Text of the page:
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Tag: IL-6

Prostate enlargement
Researchers publishing in Aging have explained a relationship between inflammation, metabolic syndrome, and prostate enlargement. Not so benign Benign prostatic hyperplasia (BPH) is only called 'benign' to differentiate it from another well-known cause of prostate enlargement: prostate cancer. BPH is known to lead to bladder obstruction and lower urinary tract issues. It also coincides with...
Interrupted Sleep
A new preprint suggests that continuous sleep disruption might drive health problems via increased cellular senescence in visceral fat tissue [1]. Sleep and health Until recently, the impact of sleep on human health was largely overlooked, including for healthcare professionals who work long hours. Now, scientists are beginning to understand that impaired sleep quality drives...
Brain Inflammation
Scientists publishing in Nature have explained a key pathway that leads to immune dysfunction and neurodegeneration in aging. Feeling the STING Throughout this paper, the researchers cite other papers demonstrating a cause-and-effect relationship between initial damage and long-term effects. Perturbed mitochondria release their mitochondrial DNA (mtDNA) into the internal liquid (cytosol) of microglia, the helper...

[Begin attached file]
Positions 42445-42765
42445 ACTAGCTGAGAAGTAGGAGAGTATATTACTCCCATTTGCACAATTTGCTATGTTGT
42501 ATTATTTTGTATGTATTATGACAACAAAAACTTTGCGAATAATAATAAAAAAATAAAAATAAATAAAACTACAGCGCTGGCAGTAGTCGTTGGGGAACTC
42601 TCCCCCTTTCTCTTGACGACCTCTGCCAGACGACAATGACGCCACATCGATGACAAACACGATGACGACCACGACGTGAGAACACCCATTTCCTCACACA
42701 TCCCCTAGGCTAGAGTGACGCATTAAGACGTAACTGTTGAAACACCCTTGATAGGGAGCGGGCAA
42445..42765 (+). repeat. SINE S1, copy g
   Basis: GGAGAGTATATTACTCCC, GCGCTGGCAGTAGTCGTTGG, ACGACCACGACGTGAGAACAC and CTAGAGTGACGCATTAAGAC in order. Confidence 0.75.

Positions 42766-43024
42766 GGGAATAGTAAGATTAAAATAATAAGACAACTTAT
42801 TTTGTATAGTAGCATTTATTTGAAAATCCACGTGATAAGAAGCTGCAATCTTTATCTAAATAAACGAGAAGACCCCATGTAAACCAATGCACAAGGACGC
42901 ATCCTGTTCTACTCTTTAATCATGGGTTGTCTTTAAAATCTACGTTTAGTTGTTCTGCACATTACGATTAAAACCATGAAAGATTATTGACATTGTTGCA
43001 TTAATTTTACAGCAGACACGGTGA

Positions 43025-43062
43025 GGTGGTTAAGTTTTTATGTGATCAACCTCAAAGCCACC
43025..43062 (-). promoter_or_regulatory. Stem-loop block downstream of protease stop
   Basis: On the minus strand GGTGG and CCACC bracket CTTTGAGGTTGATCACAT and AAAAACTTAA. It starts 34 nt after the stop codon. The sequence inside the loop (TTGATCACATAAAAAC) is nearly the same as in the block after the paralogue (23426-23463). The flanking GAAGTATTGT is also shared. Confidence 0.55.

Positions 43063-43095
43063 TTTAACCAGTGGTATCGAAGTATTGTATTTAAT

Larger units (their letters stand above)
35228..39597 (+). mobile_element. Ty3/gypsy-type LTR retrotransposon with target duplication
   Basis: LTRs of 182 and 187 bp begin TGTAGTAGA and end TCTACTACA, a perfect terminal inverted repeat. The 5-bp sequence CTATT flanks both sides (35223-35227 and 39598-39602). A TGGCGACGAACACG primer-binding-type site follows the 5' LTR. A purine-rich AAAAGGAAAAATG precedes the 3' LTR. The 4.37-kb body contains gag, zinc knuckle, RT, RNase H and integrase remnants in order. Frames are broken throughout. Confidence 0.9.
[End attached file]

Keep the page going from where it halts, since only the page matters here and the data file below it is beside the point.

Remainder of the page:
Elderly smiling
A team of researchers has recently published a study on the effects of senescence on periodontal tissues in Aging. Connecting bones and teeth We have previously outlined a study showing a relationship between gum disease and biomarkers of inflammation. Noting that aging itself is a risk factor for periodontitis [1], this study approaches this topic...
Sleep apnea
A study published in Heliyon has explained a relationship between sleep apnea and an increase of inflammatory factors in the mouth that are connected to the gum disease peridontitis. Check out Biostarks to learn more about their test kits. Connected dangers This paper begins with a discussion of peridontitis, which is caused by infection with...
Brain tumor
Combining results from human tumors and a mouse model, researchers publishing in Nature Communications have shown that senescent cells promote the growth of glioblastoma, a form of brain cancer. Deadly, aggressive, and hard to treat Glioblastoma is one of the most dangerous forms of cancer. Even surgery, radiotherapy, and chemotherapy do little against this invasive...